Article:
Turbo Patch – Darkness Ablaze
Date Reviewed: January 4, 2021
Ratings are based on a 1 to 5 scale. 1 is horrible. 3 is average. 5 is great.
Apologies for the delay!
Turbo Patch (SM – Darkness Ablaze 172/189, 200/189) would have been our 12th-Place finisher, but since our countdown of the best cards from 2020 was a top 10, it has to settle for being a runner-up. In order to use this Trainer-Item, you need a Basic Pokémon in play that is not a Pokémon-GX, and at least one basic Energy card in your discard pile. You then flip a coin; if “heads”, you get to attach that basic Energy card to that Pokémon! If tails… it does nothing. Fortunately, Energy acceleration, especially through an Item card, is crazy powerful; failing half the time hurts, but it doesn’t ruin the card. You’ll also notice I said nothing about Pokémon V just now: it works with Basic Pokémon V.
So, while you cannot use this to accelerate Energy to Basic Pokémon-GX (including TAG TEAM Pokémon), you can use it directly with any other Basic Pokémon, and thus indirectly with any Evolution you evolve from a Basic Pokémon. Which is nearly all of them, as precious few enjoy Evolution “acceleration” that lets you put an Evolution card directly into play, without a Basic under it. This means the card can work in nearly any deck, and I’ve mentioned it multiple times in reviews for that reason. So, it is more a matter of what decks are not running it, right? Nope. We first looked at Turbo patch here, where I thought so highly of it that it ended up as our 13th-Place pick. I expected this card to be in a wide variety of successful, competitive decks and…
…that didn’t happen. However, I am relieved it showed up in at least a few well performing decks. I noticed some Eternatus VMAX decks use it, one managing to finish in (I think) 4th-Place at the Ocenia Players Cup II Regional Finals. The 3rd-Plaec finisher in the Pokémon Online Global Championship also ran it. The deck in question was a Vikavolt V deck, one that did not run Pikachu & Zekrom-GX. The original Players Cup Finals actually had five of 16 decks running it, one Eternatus VMAX list and four Zacian ADP builds. Those last two events were from when SW – Darkness Ablaze was the newest set; the Oceania Players Cup II Regional Finals suggests the best Eternatus VMAX decks still run it, we didn’t see any more Vikavolt V lists in later events, and the later Zacian ADP decks appear to be sticking with just Metal Saucer.
That is more than I realized going into this review. So, why isn’t Turbo Patch usage as widespread as I predicted? Look at the most dominant decks. Of them, Zacian V variants have Metal Saucer and, in terms of basic Energy cards, run almost entirely or purely on basic Metal Energy cards. In other words, they don’t need Turbo Patch. If it didn’t require the coin flip, then they would gladly use it for even more reliable Energy acceleration, but the flip is a deal breaker… and that seems to be the case with the other decks. Whatever other Energy acceleration they already included was already doing the job well enough. Overlooking that was my folly.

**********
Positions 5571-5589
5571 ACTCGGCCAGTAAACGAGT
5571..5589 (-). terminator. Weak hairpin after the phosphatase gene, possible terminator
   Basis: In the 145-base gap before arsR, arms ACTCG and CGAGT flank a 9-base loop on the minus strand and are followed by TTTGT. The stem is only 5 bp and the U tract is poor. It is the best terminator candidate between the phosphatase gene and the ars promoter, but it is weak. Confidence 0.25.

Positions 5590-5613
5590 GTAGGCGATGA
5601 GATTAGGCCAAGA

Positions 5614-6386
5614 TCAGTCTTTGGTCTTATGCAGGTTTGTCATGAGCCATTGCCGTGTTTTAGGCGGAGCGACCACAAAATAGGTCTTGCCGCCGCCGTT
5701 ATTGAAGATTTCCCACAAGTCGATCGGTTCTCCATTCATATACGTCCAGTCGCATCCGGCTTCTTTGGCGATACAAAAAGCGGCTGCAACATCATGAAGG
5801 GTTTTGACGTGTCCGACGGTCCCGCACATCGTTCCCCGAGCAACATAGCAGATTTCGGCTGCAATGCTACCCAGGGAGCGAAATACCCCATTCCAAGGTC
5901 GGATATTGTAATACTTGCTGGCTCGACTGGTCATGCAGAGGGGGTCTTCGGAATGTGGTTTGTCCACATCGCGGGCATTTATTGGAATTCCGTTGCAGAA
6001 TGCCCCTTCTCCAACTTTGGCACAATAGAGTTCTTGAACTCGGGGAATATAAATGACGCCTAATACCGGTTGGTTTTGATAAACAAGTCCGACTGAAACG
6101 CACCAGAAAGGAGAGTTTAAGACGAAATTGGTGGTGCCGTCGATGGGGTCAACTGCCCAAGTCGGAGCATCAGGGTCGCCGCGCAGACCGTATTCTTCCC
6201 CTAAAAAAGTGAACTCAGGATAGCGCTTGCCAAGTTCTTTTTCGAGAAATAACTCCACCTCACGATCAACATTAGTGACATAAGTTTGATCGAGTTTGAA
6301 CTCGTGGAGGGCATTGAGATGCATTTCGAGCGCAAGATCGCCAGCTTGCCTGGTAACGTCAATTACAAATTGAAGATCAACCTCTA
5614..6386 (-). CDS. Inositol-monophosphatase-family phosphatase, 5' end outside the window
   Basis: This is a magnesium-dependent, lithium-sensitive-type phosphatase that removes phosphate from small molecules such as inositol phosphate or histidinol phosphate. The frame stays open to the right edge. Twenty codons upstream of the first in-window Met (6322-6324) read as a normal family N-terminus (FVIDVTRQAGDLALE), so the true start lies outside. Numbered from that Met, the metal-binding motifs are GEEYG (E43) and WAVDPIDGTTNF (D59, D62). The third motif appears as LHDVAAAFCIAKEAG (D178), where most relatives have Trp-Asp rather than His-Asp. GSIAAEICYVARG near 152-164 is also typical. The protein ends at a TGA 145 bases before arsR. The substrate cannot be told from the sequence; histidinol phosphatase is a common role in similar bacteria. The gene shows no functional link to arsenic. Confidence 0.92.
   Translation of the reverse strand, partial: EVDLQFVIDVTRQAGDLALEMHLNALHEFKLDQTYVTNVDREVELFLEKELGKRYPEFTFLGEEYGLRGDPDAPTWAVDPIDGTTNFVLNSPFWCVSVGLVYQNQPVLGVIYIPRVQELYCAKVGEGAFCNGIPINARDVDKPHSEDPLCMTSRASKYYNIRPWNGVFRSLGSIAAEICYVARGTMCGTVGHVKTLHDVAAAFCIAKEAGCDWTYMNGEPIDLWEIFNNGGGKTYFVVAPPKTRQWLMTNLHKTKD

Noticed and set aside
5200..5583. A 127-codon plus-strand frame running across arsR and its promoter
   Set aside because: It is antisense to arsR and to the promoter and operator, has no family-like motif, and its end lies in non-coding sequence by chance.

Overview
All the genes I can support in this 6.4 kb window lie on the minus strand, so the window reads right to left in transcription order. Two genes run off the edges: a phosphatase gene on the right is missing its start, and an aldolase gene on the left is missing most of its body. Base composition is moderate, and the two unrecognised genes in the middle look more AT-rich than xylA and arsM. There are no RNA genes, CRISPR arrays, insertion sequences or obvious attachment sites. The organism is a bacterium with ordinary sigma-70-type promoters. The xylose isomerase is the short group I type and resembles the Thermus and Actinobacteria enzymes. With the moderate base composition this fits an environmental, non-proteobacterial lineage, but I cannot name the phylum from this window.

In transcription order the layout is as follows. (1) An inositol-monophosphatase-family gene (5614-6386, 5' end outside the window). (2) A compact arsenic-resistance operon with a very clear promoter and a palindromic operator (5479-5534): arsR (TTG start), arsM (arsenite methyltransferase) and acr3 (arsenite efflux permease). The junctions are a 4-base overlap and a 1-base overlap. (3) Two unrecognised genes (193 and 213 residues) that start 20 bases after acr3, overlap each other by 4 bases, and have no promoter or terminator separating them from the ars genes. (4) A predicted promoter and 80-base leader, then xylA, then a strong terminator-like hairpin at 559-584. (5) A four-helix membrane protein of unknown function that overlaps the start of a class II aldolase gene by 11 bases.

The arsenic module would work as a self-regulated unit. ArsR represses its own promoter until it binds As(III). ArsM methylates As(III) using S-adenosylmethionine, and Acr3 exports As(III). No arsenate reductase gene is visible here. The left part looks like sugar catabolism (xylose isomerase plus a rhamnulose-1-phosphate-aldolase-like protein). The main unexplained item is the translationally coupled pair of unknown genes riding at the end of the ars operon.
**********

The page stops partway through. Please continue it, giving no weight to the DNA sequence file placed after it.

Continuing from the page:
In the Standard Format, I still think Turbo Patch has a lot of potential, but I’m definitely not rating it as highly as before. I have to guess at Expanded, and it has real competition from Max Elixir… but also maybe a partner, if anti-Item effects aren’t in ascendance. Using both eats up a lot of space in a deck, though, so even giving it an average rating may be generous. For the Limited Format, it still looks great to me; probably run it it everything, though it might be a waste in Mulligan builds. For the Theme Format, it works reasonably well in the Galarian Sirfetch’d Theme Deck and Galarian Darmanitan Theme Deck. I like the former better than the latter, and in Theme Decks, you’ll “feel” the “only Basics Pokémon” restriction. The deck would likely still be stronger with additional copies of it, unless they removed something vital, so I’ll still score it quite well there.
- Standard: 3/5
- Expanded: 3/5
- Limited: 4/5
- Theme: 4/5
Turbo Patch didn’t live up to my hype, but it had a better finish than I realized. As it didn’t show up in the Players Cup II Global Finals, and I only had skimmed the Regional Finals, I thought its use had dropped off completely. That means I am the one who left it off his best of 2020 list! I’m still not sure if it belonged there in the first place, but Turbo Patch seems like it is a good card. It does something incredible when it cooperates, but the competition and unreliable nature keep Turbo Patch from being the loose-staple I expected last time.
Vince had this at #9 on his personal Top 10 List
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